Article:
Do I Have To Buy Home Insurance?
If you are buying a home and enter into a mortgage, your mortgage lender is going to require you to have home insurance. This type of insurance usually covers you for the cost of personal belongings in your home and the replacement value of your home. Here are a few things you should know about home insurance when evaluating what kind of home insurance to purchase.
1. You Have To Include Your Mortgage Lender On The Policy
Your lender will provide funds for your mortgage after you have proven to them you have home insurance. You also have to show that you have named them on the policy as the mortgage lender. The lender wants to know that their interests are protected in case something happens to your property.
2. There Are Different Types Of Home Insurance
There are generally three main types of home insurance: a comprehensive policy, a basic policy and a broad policy. A comprehensive policy covers your home and possessions. Basically it will cover anything that isn’t excluded in your policy. A basic policy only covers for specific items you want to insure. A broad policy is usually a combination of the basic and the comprehensive policy.
3. Amount Of Coverage Can Vary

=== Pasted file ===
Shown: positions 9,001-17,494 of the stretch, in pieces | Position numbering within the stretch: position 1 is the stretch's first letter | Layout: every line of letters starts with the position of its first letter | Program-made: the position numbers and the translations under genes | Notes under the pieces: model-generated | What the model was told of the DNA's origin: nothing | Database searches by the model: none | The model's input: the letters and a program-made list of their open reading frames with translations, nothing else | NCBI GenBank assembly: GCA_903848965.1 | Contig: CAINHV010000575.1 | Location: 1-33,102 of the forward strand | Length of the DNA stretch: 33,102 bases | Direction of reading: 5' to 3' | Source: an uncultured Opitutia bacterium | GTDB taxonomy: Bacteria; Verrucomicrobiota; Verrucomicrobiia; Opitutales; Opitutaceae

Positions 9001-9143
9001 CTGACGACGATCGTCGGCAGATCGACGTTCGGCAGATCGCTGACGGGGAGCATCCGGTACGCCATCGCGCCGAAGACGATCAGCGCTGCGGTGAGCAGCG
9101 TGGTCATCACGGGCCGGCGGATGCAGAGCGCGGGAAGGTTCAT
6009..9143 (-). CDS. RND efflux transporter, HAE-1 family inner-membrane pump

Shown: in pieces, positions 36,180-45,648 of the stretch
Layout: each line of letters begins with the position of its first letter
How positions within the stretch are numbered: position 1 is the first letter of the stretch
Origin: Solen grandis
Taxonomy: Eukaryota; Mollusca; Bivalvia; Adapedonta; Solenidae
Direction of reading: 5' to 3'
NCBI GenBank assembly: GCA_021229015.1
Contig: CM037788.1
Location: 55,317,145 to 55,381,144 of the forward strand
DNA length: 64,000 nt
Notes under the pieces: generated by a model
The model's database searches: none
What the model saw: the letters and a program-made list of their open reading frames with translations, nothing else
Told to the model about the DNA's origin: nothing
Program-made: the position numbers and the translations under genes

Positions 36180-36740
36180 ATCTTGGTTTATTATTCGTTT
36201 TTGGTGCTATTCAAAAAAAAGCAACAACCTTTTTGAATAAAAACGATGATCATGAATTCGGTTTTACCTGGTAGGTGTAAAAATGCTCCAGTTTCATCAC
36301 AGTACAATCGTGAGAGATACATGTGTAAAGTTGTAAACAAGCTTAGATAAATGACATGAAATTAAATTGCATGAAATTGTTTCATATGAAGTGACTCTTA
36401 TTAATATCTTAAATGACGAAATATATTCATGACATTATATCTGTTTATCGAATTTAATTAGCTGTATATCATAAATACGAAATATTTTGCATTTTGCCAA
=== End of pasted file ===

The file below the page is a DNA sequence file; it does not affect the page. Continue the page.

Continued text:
The amount of coverage of a home insurance policy does not just depend on the type of insurance you bought. It can also depend on which insurance company you picked. Rates for policies can vary from insurance company to another, so it is often smart to look at the coverage offered by several insurance companies.
4. Not All Policies Have Guaranteed Replacement Coverage
If your policy includes the guaranteed replacement coverage, then your home is protected for the amount it’s actually worth and not the policy limit. Some policies contain this clause and some don’t. It’s prudent to review your policy document to ensure the clause is there.
5. Every Policy Has Certain Exclusions
One of the most common exclusions for home insurance are “Acts of God”. Those are usually defined as natural disasters that are outside people’s control, such as an earthquake. Other common exclusions include water damage, criminal acts and rodents.